Reference > Quotations > S. Austin Allibone, comp. > Prose Quotations from Socrates to Macaulay
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S. Austin Allibone, comp.  Prose Quotations from Socrates to Macaulay.  1880.
 
Leigh Hunt
 
  It is books that teach us to refine our pleasures when young, and which, having so taught us, enable us to recall them with satisfaction when old.
Leigh Hunt.    
  1
 
  Large eyes were admired in Greece, where they still prevail. They are the finest of all, when they have the internal look; which is not common. The stag or antelope eye of the orientals is beautiful and lamping, but is accused of looking skittish and indifferent. “The epithet of stag-eyed,” says Lady Wortley Montague, speaking of a Turkish love-song,” pleases me extremely; and I think it a very lively image of the fire and indifference in his mistress’s eyes.” We lose in depth of expression when we go to inferior animals for comparisons with human beauty. Homer calls Juno ox-eyed; and the epithet suits well with the eyes of that goddess, because she may be supposed, with all her beauty, to want a certain humanity. Her large eyes look at you with a royal indifference. Shakspeare has kissed them, and made them human. Speaking of violets, he describes them as being
        “Sweeter than the lids of Juno’s eyes.”
  This is shutting up their pride, and subjecting them to the lips of love. Large eyes may become more touching under this circumstance than any others, because of the field which the large lids give for the veins to wander in, and the trembling amplitude of the ball beneath. Little eyes must be good-tempered, or they are ruined. They have no other resource. But this will beautify them enough. They are made for laughing, and should do their duty.
Leigh Hunt.    
  2
 
  God made both tears and laughter, and both for kind purposes; for as laughter enables mirth and surprise to breathe freely, so tears enable sorrow to vent itself patiently. Tears hinder sorrow from becoming despair and madness; and laughter is one of the very privileges of reason, being confined to the human species.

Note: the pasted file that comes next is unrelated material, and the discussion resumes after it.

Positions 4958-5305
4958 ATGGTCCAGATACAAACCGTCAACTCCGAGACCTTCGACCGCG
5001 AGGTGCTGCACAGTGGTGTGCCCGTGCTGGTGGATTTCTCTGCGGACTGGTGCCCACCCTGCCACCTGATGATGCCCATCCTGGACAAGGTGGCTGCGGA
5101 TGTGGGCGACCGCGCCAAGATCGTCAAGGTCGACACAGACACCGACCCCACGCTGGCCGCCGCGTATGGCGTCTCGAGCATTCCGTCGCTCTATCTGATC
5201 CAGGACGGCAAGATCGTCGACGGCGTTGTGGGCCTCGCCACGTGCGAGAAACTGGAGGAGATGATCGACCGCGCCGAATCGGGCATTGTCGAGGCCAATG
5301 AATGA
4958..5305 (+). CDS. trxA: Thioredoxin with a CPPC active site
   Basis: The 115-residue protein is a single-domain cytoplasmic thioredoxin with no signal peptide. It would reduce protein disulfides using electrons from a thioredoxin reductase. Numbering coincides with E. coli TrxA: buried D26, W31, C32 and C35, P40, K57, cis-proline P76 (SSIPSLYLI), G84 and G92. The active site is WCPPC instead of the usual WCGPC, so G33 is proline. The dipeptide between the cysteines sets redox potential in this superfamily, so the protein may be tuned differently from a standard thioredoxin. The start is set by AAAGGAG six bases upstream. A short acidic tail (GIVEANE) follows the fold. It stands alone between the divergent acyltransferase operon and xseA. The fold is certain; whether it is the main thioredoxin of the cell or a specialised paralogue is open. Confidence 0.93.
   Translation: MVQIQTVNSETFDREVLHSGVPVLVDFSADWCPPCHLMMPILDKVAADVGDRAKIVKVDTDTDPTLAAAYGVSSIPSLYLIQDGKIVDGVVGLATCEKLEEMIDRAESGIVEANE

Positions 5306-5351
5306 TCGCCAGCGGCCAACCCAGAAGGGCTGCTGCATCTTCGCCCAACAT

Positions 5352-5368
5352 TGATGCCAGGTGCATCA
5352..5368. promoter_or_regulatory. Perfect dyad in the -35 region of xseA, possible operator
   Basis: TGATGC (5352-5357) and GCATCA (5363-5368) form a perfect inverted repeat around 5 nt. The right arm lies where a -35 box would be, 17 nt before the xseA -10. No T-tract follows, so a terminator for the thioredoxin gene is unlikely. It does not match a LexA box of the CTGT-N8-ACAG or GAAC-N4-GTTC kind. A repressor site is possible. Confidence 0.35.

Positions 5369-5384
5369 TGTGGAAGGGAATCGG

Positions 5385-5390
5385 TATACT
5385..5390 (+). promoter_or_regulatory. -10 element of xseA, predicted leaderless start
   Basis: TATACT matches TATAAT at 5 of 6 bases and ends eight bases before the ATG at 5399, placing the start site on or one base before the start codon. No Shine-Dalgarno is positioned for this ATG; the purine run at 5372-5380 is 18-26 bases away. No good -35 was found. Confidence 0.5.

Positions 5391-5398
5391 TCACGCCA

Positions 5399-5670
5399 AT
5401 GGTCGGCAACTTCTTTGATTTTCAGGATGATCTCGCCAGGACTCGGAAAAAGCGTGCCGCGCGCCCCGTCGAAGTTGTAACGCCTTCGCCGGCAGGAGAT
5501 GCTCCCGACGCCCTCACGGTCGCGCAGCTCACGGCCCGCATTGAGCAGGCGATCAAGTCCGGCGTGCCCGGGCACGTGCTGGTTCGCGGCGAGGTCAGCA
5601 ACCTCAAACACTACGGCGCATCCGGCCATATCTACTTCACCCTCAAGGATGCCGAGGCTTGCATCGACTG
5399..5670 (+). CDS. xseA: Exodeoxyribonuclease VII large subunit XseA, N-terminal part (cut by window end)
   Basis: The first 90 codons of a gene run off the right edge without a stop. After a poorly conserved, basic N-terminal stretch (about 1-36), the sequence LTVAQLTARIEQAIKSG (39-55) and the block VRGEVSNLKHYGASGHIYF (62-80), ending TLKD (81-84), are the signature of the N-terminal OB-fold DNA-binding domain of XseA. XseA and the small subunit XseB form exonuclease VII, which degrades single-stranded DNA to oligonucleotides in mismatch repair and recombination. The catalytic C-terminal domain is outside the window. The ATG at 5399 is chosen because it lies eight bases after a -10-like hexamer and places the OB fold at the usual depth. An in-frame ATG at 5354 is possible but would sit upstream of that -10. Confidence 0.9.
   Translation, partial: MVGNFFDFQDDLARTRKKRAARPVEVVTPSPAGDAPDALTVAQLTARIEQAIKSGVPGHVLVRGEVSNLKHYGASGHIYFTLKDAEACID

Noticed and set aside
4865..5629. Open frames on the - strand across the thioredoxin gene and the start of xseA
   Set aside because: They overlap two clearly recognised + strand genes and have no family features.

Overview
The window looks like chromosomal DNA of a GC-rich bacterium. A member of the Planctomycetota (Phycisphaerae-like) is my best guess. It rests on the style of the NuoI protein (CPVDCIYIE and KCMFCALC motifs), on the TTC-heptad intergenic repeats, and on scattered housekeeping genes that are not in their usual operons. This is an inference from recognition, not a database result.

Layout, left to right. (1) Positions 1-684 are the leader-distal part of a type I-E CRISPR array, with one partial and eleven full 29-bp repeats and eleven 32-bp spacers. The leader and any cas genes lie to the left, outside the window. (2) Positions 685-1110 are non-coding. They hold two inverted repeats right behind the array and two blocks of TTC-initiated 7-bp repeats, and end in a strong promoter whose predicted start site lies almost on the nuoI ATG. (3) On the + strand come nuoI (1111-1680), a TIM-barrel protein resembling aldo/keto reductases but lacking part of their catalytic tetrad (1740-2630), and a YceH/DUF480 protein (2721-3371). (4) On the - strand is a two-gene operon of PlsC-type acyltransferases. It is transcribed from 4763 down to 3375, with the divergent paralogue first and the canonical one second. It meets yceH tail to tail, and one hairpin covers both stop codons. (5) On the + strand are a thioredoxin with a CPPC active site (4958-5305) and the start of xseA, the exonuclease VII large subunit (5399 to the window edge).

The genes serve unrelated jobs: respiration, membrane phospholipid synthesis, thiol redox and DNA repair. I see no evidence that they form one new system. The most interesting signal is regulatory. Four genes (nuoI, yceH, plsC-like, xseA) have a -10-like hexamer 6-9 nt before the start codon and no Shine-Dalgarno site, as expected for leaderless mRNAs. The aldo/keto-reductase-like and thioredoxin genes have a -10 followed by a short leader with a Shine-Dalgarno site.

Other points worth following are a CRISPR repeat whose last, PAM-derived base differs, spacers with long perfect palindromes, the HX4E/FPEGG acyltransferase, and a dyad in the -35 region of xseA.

Leigh Hunt.    
  4
 
  We must regard every matter as an entrusted secret which we believe the person concerned would wish to be considered as such. Nay, further still, we must consider all circumstances as secrets intrusted which would bring scandal upon another if told, and which it is not our certain duty to discuss, and that in our own persons and to his face. The divine rule of doing as we would be done by is never better put to the test than in matters of good and evil speaking. We may sophisticate with ourselves upon the manner in which we should wish to be treated, under many circumstances; but everybody recoils instinctively from the thought of being spoken ill of in his absence.
Leigh Hunt.    
  5
 
  It is a delicious moment, certainly, that of being well nestled in bed, and feeling that you shall drop gently to sleep. The good is to come, not past: the limbs have just been tired enough to render the remaining in one posture delightful; the labour of the day is gone. A gentle failure of the perceptions creeps over you; the spirit of consciousness disengages itself once more, and with slow and hushing degrees, like a mother detaching her hand from that of a sleeping child, the mind seems to have a balmy lid closing over it, like the eye: it is closed, the mysterious spirit has gone to take its airy rounds.
Leigh Hunt.    
  6
 
  For the qualities of sheer wit and humour, Swift had no superior, ancient or modern.
Leigh Hunt.    
  7
 
 
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